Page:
On March 5, Broadway legend Andrew Lloyd Webber joined his Tony-winning Norma Desmond, Glenn Close, at New York City’s Town Hall for a chat about his life’s work, his musical influences, and his new memoir Unmasked.
Having begun writing at the age of nine, Lloyd Webber went on to compose such classics as Joseph and the Amazing Technicolor Dreamcoat, Jesus Christ Superstar, Evita, Cats, Starlight Express, The Phantom of the Opera, Sunset Boulevard, and School of Rock. But for those of you looking for some new tidbits about the world’s most commercially successful composer, here’s what we learned last night:
1. The most difficult show to write was Evita.
Webber had trouble connecting with the emotion of characters so morally bankrupt. In the end, he found his way in, but then sais he wrote the most romantic show of his career, The Phantom of the Opera, as an antidote to the toxicity of Argentine politics.
2. Webber holds great story above all else in a musical—including its score.
According to Lloyd Webber, if you have a great story you can get by with an OK score, but it doesn’t work vice versa. Of course, the composer has always aspired to greatness, but as he theorized about musical theatre on the whole he argues there is no substitute for a strong story. That’s why he’s always found joy in the collaboration of building the story through his music, rather than fitting songs into plotholes.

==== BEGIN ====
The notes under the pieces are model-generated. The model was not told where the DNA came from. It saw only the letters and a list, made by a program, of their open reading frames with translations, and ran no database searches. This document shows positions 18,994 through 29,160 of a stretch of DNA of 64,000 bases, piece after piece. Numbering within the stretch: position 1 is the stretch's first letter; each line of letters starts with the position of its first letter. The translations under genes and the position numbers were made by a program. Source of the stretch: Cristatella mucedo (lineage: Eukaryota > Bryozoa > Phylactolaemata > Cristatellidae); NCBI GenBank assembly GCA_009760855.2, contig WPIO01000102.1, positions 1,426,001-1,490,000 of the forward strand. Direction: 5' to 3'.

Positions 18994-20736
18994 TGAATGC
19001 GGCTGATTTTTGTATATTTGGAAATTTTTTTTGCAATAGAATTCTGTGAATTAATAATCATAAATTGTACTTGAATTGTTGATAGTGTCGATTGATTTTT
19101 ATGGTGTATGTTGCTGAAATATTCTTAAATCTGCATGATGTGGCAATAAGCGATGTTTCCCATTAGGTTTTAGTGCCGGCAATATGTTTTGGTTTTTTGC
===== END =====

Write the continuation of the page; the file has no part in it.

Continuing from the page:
3. His best advice to aspiring musical theatre writers is to put your work up.
Lloyd Webber emphasized the importance of seeing your work onstage. As an example, he recalled his first-ever staging of Joseph and the Amazing Technicolor Dreamcoat “at a school, at three o’clock on a Friday afternoon, rainy, dreary day.”
4. “Memory” always sounded like a hit.
Lloyd Webber did not intend “Memory” as a song for Cats. He wrote it in the style of Puccini for a show he had intended to compose about the writing of the opera La Bohème (there were two versions of La Bohème written at the same time, one by Puccini and one by Leoncavallo, and Lloyd Webber aimed to dramatize the story). That musical never came to be. But when Lloyd Webber played the song for his father for the first time, his father asked to hear it again. Thinking his father was deciding if it was good or bad, he played it again, after which his father replied, “That sounds like 10 million dollars.”
5. His favorite musical theatre song of all time is “Some Enchanted Evening.”
Anyone who knows Lloyd Webber knows he most admired Richard Rodgers, to whom Webber refers as the ultimate melodist in musical theatre. Webber remembers seeing the original production of Carousel, the original production of The Sound of Music, and the movie South Pacific all around the same moment in his childhood. He pinpoints that time as the moment he caught the bug. The ballad from South Pacific remains his favorite song today.